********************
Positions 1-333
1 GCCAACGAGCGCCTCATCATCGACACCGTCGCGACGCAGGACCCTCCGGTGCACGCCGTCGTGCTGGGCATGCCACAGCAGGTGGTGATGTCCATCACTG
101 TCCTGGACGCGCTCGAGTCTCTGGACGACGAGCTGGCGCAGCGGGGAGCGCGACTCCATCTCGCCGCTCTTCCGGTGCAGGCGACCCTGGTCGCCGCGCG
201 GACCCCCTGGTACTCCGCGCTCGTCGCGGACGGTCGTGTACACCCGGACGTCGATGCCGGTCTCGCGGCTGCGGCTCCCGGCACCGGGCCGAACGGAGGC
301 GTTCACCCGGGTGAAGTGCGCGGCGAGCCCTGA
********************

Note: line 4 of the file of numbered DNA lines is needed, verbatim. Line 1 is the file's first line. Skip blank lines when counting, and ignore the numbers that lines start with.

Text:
201 GACCCCCTGGTACTCCGCGCTCGTCGCGGACGGTCGTGTACACCCGGACGTCGATGCCGGTCTCGCGGCTGCGGCTCCCGGCACCGGGCCGAACGGAGGC